Capt. Sergey Valentinovich Timoshkov
During the Cutty Sark Tall Ships Races 2002 MIR's master for many years, Captain Viktor Antonov handed over the command of the vessel to him. This was long planned as both knew each other for many years. Sergey Valentinovich and Viktor Nikoaevich had first met on the sailtraining yacht RITZA in 1978 - Viktor being master and Sergey cadet. When then some years later the MIR was built Sergey belonged to the vessel's first crew. He then sailed in the rank of the chief mate.
During that time however, Sergey decided not to stay with the MIR but to start a carreer in the merchant fleet. He sailed about 10 years on various commercial vessels with international companies. In Summer 2000 during the Tallships2000 trans-atlantic regatta he returned to the MIR. "There is something catchy about the ship!" he once told me. Although sailing worldwide he never lost the contact with the MIR and when in that summer the position of the chief mate was vacant he decided to return. I sailed with him from Esbjerg to Southampton in that summer and while we were on the watch together - he as watch officer, I as helmsman - he told me what he liked about the ship; "Formerly I had thought that a sailtraining ship is nothing but a big toy - a big an very expensive toy. But when I first sailed with her I saw the cadets and how they changed during their time on board. They come as boys - many of them away from home for the first time - and then step by step they learn to work the vessel. By the time when they leave they are adult. They leave as sailors and you can see how proud they are that they are really able to work this vessel. They are young men, they are reliable, they know what they are doing."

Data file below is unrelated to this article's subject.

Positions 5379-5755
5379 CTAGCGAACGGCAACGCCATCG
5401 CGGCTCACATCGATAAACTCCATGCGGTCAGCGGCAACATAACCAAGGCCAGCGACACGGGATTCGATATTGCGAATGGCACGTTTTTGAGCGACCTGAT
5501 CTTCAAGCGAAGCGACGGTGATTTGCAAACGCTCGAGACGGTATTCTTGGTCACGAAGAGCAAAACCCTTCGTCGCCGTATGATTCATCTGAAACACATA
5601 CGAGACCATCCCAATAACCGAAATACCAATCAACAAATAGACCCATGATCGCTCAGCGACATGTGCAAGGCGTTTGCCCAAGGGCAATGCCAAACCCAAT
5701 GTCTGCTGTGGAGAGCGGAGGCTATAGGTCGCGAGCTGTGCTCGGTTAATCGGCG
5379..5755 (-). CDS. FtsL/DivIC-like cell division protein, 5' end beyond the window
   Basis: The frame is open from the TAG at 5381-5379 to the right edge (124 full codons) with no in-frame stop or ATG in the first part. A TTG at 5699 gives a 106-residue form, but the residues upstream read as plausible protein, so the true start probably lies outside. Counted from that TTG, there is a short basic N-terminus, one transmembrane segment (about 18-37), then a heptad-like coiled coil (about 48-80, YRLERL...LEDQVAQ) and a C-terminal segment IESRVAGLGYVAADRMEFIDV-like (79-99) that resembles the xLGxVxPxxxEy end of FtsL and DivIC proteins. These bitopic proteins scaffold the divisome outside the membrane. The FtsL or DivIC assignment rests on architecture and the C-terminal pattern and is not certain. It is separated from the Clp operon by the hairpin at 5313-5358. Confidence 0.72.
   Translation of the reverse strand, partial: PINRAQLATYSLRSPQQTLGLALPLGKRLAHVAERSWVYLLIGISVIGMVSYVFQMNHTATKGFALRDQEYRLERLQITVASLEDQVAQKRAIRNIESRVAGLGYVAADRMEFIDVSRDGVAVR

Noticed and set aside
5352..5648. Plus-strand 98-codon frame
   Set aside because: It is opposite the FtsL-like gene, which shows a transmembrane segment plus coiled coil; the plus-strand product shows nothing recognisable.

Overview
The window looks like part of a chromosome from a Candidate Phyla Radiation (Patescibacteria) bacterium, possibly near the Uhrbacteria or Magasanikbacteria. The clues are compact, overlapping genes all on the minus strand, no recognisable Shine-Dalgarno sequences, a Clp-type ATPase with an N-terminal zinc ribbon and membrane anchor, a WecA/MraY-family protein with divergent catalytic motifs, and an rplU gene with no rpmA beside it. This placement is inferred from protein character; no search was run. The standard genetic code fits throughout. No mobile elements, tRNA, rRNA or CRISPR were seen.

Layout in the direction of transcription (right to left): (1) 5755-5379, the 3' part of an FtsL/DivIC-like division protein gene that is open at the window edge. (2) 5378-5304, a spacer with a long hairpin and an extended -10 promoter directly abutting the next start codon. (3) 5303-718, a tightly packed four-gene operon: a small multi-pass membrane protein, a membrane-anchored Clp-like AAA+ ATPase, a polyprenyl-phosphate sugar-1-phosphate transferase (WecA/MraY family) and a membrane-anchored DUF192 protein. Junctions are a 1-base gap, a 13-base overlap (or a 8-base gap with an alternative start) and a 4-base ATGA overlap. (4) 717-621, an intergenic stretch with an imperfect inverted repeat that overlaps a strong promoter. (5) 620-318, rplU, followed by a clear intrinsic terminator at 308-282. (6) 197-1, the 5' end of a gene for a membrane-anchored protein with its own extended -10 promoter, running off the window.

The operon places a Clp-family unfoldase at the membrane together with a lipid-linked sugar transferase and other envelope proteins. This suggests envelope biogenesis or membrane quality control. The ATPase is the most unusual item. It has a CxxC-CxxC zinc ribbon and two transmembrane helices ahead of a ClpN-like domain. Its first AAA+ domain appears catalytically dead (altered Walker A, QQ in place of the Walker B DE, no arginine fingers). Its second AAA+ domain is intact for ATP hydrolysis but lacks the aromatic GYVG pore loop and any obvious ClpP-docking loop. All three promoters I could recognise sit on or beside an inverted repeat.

Sergey managed to develop his own style to operate the vessel. His ideas are modern and innovative, but also include traditional seamanship and knowledge. "I want to get the best out of the vessel," he once told me. "I want to operate her as a modern tall ship using all her sources." An example for this are his experiments with combining sails and engine to achieve both - more speed and more safety. Why not set some sails to help the engine or why not put on the engine to receive better wind conditions (using the head winds) for sailing?
Sergey also is brilliant in ship handling. During the winter stay in Hamburg this year he often left the mooring without tug boat assistance and once in ideal wind and tide conditions he even moored without tug boat assistance. This is very unlikely for a ship of this size. Another masterpiece of seamanship he showed when leaving the mooring in Travemuende totally under sails for the parade of sails at the end of the Tall Ships Race 2003. Sergey also likes anchoring. "Staying at the anchor is traditional for ships of that kind. In former times when tall ships had no auxillary engine it was often necessary to stay at the anchor for several hours, sometimes even days to wait for better wind or tide conditions. Anchoring is a rest for the ship and the crew, a time when maintenance works can be done best. I want to make it part of normal ship's life again," he says. The crew enjoys this - as many of them are passionate anglers.
In Summer 2005 Sergey decided to retire from active sailing to spend more time with his wife and two daughters.
B.B., Dec 2005
Photo Nicole Graf